Tree & Shrub Seeds To Plant In Spring
In this article we're focusing on easy to grow Tree & Shrub seeds that don’t require the lengthy warm or cold stratification periods needed by many other woody perennials. These can be planted in Spring & include things like Goji Berry, Wisteria, Black & Honey Locusts, Alpine Strawberry as well as many others. Here's our complete list of Trees & Shrubs to Plant In Spring.
Having a Plan - WHERE TO PLANT
This really depends on when you want to start planting. If it's early Spring, the ground is still frozen & you're still getting hard frosts, we recommend starting these seeds indoors in pots. If it's later in the season & things have warmed up, then direct seeding in a nursery bed, or in a permanent location is a great option.
One exception is Wisteria. Wisteria is fast growing, needs strong supports & can get out of hand if you are not attentive. We highly recommend having a long term plan before planting Wisteria & starting these seeds in pots.
PLANTING YOUR TREE SEEDS IN POTS
Planting your tree seeds in pots is a great option if you haven’t yet prepared an outdoor space or if it's still early in the in the year. It can be very therapeutic to have baby trees growing in your home during late Winter!
The Appropriate Pot Size. Small seed = Small pot. Larger seeds, like Kentucky Coffee, do better in ½L pots. Using typical potting soil, fill your pots all the way to allow lots of space for root development.
Where To Keep The Pots. Keep your pots inside at room temperature until all risk of frost has passed.
Sunlight. Baby trees don’t need direct Sunlight in the same way annual vegetable & flower seedlings do. Although they do require some light, they are built to grow in the understory, so indirect Sunlight or dappled shade is just fine. You will need to rotate plants kept in windows to prevent legginess.
When will you see leaves? If you are used to planting vegetable & flower seeds, you may be surprised when you don’t see any primary leaves within the first few weeks of planting. Rest assured that there is lots of action happening beneath the soil. Most tree species develop a taproot before a stem. Depending on temperatures & other variables, shoots & leaves may take a few a few weeks to a few months to appear.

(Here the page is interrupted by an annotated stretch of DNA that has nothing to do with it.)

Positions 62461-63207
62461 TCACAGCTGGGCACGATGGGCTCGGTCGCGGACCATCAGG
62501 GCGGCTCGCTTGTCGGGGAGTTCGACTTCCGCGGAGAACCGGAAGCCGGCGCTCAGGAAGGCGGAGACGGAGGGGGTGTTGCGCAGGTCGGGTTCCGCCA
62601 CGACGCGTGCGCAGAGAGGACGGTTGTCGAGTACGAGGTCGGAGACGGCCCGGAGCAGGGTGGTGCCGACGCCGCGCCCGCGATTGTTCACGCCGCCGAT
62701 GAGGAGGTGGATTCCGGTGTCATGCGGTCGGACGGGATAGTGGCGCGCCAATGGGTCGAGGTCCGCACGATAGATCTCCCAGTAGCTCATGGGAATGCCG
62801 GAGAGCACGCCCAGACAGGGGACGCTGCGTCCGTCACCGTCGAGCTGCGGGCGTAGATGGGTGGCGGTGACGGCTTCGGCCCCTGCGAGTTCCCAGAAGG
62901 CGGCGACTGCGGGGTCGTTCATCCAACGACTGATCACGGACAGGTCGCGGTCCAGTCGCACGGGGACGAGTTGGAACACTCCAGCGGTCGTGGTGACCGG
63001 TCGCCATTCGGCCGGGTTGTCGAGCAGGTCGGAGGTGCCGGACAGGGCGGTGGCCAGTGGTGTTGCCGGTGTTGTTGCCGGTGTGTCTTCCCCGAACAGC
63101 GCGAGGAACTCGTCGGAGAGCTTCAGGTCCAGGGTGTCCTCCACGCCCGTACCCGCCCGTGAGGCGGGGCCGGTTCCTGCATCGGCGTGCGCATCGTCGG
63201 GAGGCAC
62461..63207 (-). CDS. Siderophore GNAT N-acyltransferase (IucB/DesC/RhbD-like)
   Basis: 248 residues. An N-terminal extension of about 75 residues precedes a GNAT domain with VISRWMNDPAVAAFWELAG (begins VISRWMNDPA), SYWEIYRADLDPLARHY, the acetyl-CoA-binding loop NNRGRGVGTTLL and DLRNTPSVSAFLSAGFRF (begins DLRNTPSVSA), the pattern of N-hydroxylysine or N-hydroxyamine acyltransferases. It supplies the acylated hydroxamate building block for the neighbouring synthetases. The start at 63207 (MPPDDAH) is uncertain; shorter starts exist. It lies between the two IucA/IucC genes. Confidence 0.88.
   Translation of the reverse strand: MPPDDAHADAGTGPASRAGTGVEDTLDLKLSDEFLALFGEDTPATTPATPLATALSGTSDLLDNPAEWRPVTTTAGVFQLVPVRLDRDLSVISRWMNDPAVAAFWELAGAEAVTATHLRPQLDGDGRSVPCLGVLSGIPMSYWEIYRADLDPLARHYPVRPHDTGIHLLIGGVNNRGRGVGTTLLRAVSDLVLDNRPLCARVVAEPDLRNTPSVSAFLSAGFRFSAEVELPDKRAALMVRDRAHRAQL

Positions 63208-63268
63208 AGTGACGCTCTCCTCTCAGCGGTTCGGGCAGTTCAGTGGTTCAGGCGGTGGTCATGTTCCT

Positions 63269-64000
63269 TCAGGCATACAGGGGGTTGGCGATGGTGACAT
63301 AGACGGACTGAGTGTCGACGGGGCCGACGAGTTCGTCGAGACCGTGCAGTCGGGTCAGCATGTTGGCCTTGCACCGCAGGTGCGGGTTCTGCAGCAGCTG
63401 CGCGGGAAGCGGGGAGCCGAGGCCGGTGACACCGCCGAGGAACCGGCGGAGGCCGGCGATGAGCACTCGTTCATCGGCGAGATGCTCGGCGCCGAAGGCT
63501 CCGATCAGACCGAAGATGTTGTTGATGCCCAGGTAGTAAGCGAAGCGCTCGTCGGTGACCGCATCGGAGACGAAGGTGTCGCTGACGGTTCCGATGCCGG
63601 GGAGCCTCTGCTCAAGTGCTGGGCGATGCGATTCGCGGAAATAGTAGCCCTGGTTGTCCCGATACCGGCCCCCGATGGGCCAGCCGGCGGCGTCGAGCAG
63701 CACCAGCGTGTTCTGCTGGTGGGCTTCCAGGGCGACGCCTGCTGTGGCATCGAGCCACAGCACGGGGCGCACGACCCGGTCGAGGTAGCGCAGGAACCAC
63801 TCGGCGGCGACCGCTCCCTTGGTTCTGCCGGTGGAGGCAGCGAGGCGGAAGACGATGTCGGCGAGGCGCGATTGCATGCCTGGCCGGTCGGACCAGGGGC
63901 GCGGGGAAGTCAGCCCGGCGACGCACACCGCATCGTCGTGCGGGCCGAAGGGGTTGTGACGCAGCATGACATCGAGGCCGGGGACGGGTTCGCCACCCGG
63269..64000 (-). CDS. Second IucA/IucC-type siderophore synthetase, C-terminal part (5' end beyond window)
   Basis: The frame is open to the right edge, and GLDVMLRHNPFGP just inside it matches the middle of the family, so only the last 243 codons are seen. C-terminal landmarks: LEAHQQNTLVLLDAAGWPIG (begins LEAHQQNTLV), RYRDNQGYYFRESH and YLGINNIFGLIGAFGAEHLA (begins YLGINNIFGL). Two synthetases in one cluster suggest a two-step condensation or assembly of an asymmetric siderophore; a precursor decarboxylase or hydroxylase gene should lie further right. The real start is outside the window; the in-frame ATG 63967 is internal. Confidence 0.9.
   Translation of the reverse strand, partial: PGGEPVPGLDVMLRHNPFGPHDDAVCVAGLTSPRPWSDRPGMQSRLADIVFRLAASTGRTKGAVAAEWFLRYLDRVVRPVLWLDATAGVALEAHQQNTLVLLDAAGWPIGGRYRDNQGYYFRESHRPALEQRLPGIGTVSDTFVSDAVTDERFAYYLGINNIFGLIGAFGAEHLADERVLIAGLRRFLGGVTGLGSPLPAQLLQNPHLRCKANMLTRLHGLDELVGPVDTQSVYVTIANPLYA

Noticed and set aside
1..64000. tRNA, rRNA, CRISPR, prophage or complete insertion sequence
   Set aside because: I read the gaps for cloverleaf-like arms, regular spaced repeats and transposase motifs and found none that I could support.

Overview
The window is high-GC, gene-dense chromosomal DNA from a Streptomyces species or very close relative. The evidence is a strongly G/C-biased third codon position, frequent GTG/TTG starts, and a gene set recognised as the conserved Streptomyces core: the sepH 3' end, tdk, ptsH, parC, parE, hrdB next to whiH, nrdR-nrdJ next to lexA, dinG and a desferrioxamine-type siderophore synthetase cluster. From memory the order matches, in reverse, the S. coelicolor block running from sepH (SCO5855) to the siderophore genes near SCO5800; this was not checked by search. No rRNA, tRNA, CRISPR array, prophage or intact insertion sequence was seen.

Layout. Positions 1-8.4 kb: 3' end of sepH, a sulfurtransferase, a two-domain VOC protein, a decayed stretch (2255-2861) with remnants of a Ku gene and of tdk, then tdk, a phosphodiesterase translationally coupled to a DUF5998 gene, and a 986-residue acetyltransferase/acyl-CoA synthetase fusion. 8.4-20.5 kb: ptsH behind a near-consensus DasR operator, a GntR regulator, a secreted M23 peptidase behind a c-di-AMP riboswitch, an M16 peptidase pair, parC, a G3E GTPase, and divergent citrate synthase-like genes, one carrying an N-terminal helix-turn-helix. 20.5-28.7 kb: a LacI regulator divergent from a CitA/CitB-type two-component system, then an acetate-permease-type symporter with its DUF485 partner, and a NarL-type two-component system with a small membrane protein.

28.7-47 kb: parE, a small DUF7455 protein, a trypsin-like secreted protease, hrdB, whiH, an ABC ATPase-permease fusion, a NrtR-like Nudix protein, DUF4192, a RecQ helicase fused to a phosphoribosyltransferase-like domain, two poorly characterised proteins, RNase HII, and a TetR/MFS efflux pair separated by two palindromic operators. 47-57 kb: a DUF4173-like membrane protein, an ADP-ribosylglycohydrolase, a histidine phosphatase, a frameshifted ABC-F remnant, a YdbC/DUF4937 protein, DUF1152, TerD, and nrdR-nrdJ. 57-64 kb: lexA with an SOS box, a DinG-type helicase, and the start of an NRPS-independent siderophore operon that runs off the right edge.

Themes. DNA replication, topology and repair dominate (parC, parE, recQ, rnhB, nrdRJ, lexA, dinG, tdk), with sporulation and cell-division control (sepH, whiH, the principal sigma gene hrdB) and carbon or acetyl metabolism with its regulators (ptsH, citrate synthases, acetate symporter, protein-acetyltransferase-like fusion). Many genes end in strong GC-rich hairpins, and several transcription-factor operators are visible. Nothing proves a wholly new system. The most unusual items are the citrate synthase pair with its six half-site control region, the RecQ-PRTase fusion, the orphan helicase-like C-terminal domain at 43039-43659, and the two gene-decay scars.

DIRECT SEEDING IN A PERMANENT LOCATION
Planting a tree in its final, forever home is hands down, the best way to do it. It requires less work from you & allows the tree’s root system to develop without interruption or injury.
When To Direct Seed For Tree & Shrub seeds that don't require stratification periods, we recommend waiting until all risk of frost has passed.
How many seeds? We recommend planting 3+ seeds in the same location & then thinning to the strongest sapling in the Spring of the second year.
Seeding Depth. Plant seeds to a depth equal to their size. A handful of the species we carry require light for germination. See individual packages or webpages for details.
DIRECT SEEDING IN A NURSERY BED
If you haven’t settled on a permanent location, are growing plants for another property or are developing your foodscape with larger amounts of seedlings, using a nursery bed is the way to go. A nursery bed is a densely planted, temporary in-the-ground space for you to house your perennials.
Everything discussed above applies to planting seeds in a nursery bed, with a few variations:
How many seeds? In a nursery bed, we recommend planting 1-3 seeds in the same hole, depending on expected germination rates.
Spacing: 6 inches between plants will ensure enough water & nutrient uptake.
Things to Consider
Whether you're planting your seeds in their permanent locations or in a nursery bed, there are a a couple important things to consider that will really help them along:
Rodents. It is imperative to protect your planted tree seeds (even after they’ve sprouted) from squirrels & chipmunks. We’ve seen them carry off three inch tall hazelnut plants! Heartbreaking! The best way to deter rodents from stealing your buried treasure is to secure framed, 1/2 hardware cloth over the planted area.
*It is important to remove the hardware cloth as the tree grows or it will girdle the stem; killing the tree.
Mulch. Directly seeded tree seeds grow best when exposed to consistent moisture. Two inches of mulch can help with this. We recommend using Ramial Mulch (new growth from hardwood trees) which nourishes the soil as it rots, instead of locking up nutrients. Sprinkling crushed, roasted eggshells or diatomaceous earth on top of the mulch will deter slugs. As your tree grows, move the mulch 3-4 inches away from the trunk to promote healthy bark.
The ideal time to transplant your seedlings into their permanent locations, either from pots or from a nursery bed, is in the Fall, just after the leaves have fallen. This is when the plant is entering its Winter dormancy & is a time of root growth.
For nursery beds, gently dig up & separate your plants, placing them root down in a bucket of water. For potted trees, remove the pot & gently loosen any pot bound roots.
Dig your holes according to the root span of each plant. Water the empty hole, plant your trees and deeply water.
If Autumn rolls around & you aren’t ready to plant your potted trees in their permanent location, bury the entire pot & then actually plant them in the Spring of the following year.
Well, we hope this article has offered you some food for thought. If you still have questions about planting Tree Seeds in Spring, don’t hesitate to reach out! xox